Belarus releases top human rights defender
Belarus human rights defender Ales Bialiatski was released from prison on Saturday (21 June) after spending almost three years in a penal colony on charges of tax evasion.
Belarus authorities gave no reason for his sudden release. But Bialiatski, who heads Minsk-based human rights centre Viasna, in a statement attributed national and international pressure on the Belarus regime.
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“It is the support I received from all of you, all the national and international intervention from the day I was arrested that made it possible for me to be released today,” he said.
The Nobel prize nominee was dragged off by KGB agents in black hoods in late 2011 over allegations of “large-scale tax evasion” and sentenced to 4.5 years of hard labour.
He had held foreign accounts in Lithuania and Poland to help finance the struggling human rights centre in Minsk.
Authorities in both member states handed over account details to Belarus, a move both later regretted.
"It was a tragic mistake for Viasna, for me, and for Bialiatski and it shows that EU co-operation with this regime is very dangerous. But it was our government who imprisoned Bialiatski, not Lithuania or Poland," Viasna’s vice-president said a few months after his detention.
Bialiatski’s wife, Natalya, at the time told this website in a cafe in central Minsk she had lost hope of an early release.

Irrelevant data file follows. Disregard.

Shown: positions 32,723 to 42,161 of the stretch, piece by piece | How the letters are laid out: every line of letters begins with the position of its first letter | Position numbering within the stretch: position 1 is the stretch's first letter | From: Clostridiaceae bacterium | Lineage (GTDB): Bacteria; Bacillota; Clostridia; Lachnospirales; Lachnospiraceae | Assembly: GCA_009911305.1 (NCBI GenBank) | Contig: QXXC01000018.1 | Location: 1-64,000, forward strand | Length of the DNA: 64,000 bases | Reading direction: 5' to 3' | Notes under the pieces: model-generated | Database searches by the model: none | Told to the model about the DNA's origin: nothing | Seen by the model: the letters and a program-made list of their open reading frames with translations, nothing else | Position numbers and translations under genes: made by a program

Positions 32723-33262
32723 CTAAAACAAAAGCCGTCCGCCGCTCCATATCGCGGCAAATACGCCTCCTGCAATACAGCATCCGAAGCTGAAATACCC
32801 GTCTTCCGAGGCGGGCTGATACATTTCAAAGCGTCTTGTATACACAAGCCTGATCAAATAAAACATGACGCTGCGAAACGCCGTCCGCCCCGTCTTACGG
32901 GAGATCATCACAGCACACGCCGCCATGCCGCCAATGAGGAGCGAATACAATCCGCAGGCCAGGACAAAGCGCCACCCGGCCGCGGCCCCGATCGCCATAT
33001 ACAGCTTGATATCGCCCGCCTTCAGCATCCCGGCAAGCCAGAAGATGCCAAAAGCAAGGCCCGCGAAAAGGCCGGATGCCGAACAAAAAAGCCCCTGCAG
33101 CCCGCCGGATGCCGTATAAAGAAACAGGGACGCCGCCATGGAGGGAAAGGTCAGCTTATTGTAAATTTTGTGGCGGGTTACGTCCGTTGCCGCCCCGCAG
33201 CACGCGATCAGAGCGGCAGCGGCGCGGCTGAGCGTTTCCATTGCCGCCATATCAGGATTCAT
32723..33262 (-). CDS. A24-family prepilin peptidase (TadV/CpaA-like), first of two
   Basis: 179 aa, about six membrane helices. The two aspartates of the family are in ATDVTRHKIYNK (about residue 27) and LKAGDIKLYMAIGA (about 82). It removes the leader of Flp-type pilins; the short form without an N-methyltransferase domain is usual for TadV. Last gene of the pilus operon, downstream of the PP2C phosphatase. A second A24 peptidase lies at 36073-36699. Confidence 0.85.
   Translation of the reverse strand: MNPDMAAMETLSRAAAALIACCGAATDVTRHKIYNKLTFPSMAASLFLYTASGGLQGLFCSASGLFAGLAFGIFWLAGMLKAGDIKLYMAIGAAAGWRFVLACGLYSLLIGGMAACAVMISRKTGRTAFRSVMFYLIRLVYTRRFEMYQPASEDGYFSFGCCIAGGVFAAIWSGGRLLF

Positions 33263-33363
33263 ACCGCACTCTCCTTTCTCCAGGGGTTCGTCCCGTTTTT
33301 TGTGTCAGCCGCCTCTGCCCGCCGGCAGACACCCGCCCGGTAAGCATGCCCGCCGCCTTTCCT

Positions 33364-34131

KGB agents had been trailing her since the launch of his trial in late 2011. At first, she found it intimidating, she said.
She would quicken her pace, then slow down and repeat whenever she was followed. In the metro she hid behind columns to lose agents.
But when they came to their home, Natalya found it difficult to maintain eye contact with her husband.
“It was difficult to look at my husband because he understood what problems he had created for his family. He avoided looking into my eyes. We both understood why. He then said goodbye to his son,” she said.
After his detention, the Paris-based Federation International of Human Rights (FIDH) launched a campaign for his release.
Belarus authorities attempted to shut down the human rights centre. Launched in 1996, Viasna supports civil society and activists in a wider effort to promote democracy and human rights in the country.
The EU, for its part, described his detention as politically motivated.
“After almost three years of imprisonment on politically motivated grounds, he can now finally rejoin his family and friends,” said a spokesperson in a statement at the EU’s foreign policy branch.
Human rights defenders say at least six other people remain in prison for political activism, reports the Wall Street Journal.
Among them is former presidential candidate 56-year old Mikola Statkevich.
The paper cites analysts as saying Bialiatski’s early release may be an attempt by Belarus leader Alexander Lukashenko to mend ties with the West.
The EU has imposed travel restrictions and asset bans on around 230 members of Lukashenko’s inner circle following the December 2010 crackdown against political opponents.
The EU extended the restrictive measures last October, which are set to expire on 31 October 2014.
The 20-year leader of Belarus is said to have increasingly strained ties with the Kremlin.